The recent reduction in the level of the nation’s foreign reserves has nothing to do with on-going political activities, the Central Bank of Nigeria, CBN, has said. Director of Corporate Communications, CBN, Isaac Okorafor, who stated this, yesterday, attributed the reduction to what he described as “global squeeze on emerging markets, which was consequent upon increasing interest rates in the United States of America.”
Okorafor, who spoke at the on-going 2018 Abuja International Trade Fair, said at the current level of $44 billion, the foreign reserve was capable of financing between 14 and 17 months imports, far above internationally acceptable level of three months’ importation. The CBN has committed over N260 billion to the development of Small and Medium Enterprises, SMEs, and agricultural business in the country.
According to him, N220 billion was committed to Micro, Small and Medium Enterprise Development Fund, MSMEDF; N200 billion for SME Restructuring & Refinancing Facility, SMERRF; and another N200 billion for Commercial Agricultural Credit Scheme, CACS. He said: “More than any other institution in this country, the CBN has demonstrated a passionate commitment to the support of SMEs in the agribusiness through our various development finance interventions and schemes.”
Okoroafor said the theme of the Trade Fair, “Enhancing SMEs in Agribusiness through Innovative Technology,” was apt as it aligned with CBN’s “strategic focus of empowering the SMEs and supporting Agribusiness as viable alternatives to the over-dependence on petro-dollars.”
Other interventions of the apex bank in various sectors of the economy, according to him, included Agricultural Credit Guarantee Scheme Fund, ACGSF; SMEs Credit Guarantee Scheme, SMECGS; N300 billion Power and Airline Intervention Fund, PAIF; Nigeria Incentive-based Risk Sharing System for Agricultural Lending, NIRSAL; and the Real Sector Support Facility, RSSF. Others include the Nigeria Electricity Market Stabilization Facility, NEMSF; Entrepreneurship Development Centres, EDCs; Youth Entrepreneurship Development Programme, YEDP; Export Stimulation Facility, ESF; Agri-business/Small and Medium Enterprises Investment Scheme, AGSMEIS; Paddy Aggregation Scheme, PAS; Accelerated Agricultural Development Scheme, AADS; and the Anchor Borrowers Programme, ABP.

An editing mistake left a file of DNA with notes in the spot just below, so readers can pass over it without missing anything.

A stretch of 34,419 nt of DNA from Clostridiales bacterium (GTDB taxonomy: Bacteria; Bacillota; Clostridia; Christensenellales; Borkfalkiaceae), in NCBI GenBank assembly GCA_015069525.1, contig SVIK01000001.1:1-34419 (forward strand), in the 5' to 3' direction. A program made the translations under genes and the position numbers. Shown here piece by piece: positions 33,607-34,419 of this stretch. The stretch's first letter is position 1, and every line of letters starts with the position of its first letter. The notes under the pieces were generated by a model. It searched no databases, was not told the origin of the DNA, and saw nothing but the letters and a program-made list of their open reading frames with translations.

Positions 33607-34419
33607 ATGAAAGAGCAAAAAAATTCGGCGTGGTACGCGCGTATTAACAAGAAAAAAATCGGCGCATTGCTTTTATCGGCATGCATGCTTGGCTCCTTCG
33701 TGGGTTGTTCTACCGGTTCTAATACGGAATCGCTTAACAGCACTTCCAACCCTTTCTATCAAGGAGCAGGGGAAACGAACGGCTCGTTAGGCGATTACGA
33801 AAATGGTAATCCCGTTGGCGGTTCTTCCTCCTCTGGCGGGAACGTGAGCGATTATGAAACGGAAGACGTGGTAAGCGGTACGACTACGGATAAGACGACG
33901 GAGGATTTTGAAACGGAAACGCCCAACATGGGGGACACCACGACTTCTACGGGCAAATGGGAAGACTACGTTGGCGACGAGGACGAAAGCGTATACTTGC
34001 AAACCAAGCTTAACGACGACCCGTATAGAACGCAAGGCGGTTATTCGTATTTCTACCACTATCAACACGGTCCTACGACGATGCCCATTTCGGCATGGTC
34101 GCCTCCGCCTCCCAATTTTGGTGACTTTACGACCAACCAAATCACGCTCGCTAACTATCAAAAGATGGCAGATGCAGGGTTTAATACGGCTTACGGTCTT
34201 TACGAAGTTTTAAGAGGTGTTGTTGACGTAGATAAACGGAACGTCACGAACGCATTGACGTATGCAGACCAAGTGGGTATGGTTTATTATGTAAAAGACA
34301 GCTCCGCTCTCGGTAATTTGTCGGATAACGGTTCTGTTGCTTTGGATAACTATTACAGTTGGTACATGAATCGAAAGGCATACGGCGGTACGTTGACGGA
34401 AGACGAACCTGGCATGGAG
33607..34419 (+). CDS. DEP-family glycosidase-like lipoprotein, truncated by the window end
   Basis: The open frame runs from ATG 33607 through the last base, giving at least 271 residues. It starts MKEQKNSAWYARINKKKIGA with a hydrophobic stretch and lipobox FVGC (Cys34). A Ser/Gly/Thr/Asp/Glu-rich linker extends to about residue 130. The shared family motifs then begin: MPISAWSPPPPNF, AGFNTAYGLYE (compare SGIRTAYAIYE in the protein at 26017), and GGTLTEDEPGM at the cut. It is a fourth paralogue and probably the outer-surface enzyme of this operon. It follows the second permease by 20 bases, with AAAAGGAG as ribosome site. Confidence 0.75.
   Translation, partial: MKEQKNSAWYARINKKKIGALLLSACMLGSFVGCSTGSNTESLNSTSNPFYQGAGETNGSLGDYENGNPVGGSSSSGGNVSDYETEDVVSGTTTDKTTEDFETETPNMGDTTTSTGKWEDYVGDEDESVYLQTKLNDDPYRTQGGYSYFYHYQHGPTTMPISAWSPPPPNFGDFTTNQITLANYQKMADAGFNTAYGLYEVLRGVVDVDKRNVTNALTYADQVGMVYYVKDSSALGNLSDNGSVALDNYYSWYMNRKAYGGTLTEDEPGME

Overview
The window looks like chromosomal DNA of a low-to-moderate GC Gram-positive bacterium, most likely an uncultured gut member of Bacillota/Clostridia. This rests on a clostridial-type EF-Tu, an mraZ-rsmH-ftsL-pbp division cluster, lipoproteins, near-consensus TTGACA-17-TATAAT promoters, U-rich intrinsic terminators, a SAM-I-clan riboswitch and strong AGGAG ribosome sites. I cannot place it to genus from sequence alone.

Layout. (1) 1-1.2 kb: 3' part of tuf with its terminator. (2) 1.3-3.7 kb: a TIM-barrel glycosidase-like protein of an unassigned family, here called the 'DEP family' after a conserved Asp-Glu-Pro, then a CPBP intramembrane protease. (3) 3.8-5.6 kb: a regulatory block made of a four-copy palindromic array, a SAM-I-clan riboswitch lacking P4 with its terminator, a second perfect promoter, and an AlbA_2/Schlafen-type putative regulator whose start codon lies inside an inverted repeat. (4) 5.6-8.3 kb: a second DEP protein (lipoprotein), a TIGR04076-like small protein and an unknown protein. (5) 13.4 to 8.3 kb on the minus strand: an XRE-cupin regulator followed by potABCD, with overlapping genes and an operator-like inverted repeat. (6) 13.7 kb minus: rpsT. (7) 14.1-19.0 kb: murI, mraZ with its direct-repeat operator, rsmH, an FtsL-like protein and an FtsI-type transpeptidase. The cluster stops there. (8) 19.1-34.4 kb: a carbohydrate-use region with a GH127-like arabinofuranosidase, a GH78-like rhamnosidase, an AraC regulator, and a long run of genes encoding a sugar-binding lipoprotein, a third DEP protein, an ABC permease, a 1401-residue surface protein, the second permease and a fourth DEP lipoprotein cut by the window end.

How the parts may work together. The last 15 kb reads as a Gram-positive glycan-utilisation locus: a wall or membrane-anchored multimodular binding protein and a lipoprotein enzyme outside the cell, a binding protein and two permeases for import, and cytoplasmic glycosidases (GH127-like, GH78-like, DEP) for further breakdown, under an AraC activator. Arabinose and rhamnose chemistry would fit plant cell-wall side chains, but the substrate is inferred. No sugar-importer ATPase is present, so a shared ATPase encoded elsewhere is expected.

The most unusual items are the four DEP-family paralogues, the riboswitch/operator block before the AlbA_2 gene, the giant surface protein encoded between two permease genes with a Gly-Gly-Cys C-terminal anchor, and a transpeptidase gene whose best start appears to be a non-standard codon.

He said the ABP “has recorded an outstanding success in terms of reducing the nation’s food import bills and boosting the income levels and financial capacity of local farmers.” Okoroafor said the overall impact of these interventions was the enhanced operational capacity of the SMEs that had translated into a reflation of the economy with attendant growth and development.
He pledged further support of the CBN under the leadership of Governor Godwin Emefiele for the real sectors of the economy, while delivering on its core mandate of ensuring monetary and price stability. “The bank shall also continually roll out proactive and innovative policies which would ensure that all economic sub-sectors, especially the SMEs in Agribusiness, receive the desired support. “We are determined to ensure that Nigeria’s economy remains in a state of consistent growth even as we focus on economic diversification and national food sufficiency,” he assured.
He appealed for the co-operation of all Nigerians in the mission to return Nigeria to the path of greatness through massive support to SMEs, which described as the real engine of growth in any economy. Earlier, the President of Abuja Chamber of Commerce Industry, Mines and Agriculture, Prince Adetokunbo Kayode had commended CBN assisting SMEs stabilizing exchange.
He said, “In the area of Development Finance, has ensured the supply of finance to various sectors of the economy which has promoted the growth of the economy in a holistic manner making development, welfare improvement to proceed at a faster rate. “Similarly, the Nigerian Payments System has witnessed remarkable achievements in the recent past, with the introduction of a number of initiatives under the Payments System Vision 2020.